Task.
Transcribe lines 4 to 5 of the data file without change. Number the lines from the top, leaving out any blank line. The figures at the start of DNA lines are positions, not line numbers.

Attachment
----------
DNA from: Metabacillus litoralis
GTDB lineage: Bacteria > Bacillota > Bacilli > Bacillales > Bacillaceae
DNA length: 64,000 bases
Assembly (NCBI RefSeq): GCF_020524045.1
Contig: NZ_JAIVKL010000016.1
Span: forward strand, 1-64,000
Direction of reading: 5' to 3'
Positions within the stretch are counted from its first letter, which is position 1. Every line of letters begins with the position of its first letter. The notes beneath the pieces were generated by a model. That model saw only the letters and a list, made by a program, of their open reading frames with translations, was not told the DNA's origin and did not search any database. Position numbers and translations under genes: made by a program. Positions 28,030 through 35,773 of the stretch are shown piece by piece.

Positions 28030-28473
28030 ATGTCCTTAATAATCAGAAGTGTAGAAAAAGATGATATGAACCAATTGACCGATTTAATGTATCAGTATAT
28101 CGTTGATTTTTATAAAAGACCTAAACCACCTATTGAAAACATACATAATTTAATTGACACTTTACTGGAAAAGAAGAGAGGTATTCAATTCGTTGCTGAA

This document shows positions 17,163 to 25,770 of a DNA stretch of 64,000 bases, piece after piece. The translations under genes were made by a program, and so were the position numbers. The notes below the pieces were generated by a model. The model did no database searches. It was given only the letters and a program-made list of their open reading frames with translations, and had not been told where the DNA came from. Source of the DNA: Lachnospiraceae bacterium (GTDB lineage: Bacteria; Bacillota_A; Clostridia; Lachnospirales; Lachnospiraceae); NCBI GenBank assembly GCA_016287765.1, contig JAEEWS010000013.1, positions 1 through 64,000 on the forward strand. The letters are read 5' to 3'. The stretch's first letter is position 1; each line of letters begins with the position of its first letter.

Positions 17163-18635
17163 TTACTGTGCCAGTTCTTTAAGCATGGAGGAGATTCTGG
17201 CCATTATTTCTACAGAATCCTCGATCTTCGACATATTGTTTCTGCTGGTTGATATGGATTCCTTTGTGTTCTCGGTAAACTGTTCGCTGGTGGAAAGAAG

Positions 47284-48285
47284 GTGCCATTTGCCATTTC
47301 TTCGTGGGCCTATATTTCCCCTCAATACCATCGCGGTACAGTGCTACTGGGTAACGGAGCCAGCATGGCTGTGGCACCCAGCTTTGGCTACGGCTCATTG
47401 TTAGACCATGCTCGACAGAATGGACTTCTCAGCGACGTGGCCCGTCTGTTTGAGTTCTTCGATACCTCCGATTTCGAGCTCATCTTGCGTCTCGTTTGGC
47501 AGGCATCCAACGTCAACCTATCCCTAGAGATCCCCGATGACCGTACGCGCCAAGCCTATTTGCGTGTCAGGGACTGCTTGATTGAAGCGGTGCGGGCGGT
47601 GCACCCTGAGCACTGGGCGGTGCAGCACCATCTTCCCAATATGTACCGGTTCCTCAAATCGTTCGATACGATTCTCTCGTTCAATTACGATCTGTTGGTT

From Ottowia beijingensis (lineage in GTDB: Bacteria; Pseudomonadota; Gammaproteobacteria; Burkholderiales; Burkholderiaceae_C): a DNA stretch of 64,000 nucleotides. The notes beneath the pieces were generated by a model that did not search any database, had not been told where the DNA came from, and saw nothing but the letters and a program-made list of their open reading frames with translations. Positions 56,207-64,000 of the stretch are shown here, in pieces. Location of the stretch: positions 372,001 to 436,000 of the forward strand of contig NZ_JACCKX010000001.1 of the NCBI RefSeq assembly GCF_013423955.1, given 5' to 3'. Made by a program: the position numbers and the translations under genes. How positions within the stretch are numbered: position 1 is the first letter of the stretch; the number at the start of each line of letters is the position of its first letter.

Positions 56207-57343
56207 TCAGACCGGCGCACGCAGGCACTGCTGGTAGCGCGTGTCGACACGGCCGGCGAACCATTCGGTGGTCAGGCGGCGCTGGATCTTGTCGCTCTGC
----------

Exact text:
Assembly (NCBI RefSeq): GCF_020524045.1
Contig: NZ_JAIVKL010000016.1